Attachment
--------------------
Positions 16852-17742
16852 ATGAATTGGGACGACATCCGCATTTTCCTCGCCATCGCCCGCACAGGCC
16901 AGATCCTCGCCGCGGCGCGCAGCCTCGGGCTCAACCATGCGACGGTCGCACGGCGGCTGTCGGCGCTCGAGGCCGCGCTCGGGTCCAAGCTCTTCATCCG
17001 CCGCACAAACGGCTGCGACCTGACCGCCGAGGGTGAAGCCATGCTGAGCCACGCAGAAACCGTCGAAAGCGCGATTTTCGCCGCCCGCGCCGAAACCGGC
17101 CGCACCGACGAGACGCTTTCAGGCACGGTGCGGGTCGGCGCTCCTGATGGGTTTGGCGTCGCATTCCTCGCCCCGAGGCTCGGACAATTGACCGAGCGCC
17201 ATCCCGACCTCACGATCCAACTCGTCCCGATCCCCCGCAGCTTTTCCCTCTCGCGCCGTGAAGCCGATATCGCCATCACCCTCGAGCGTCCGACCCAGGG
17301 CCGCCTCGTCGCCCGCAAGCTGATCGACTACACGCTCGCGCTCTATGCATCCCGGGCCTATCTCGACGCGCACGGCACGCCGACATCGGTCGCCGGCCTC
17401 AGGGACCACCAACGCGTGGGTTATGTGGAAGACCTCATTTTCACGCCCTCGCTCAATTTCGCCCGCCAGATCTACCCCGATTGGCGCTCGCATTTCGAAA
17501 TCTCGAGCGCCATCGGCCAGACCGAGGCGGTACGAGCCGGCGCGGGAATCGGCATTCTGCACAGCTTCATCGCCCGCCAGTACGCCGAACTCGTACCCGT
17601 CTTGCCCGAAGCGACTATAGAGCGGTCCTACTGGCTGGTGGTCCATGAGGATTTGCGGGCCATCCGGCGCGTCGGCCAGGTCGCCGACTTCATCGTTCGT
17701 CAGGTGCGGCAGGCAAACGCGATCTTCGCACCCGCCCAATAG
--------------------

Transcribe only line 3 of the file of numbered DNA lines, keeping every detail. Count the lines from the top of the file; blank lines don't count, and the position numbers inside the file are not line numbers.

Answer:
16901 AGATCCTCGCCGCGGCGCGCAGCCTCGGGCTCAACCATGCGACGGTCGCACGGCGGCTGTCGGCGCTCGAGGCCGCGCTCGGGTCCAAGCTCTTCATCCG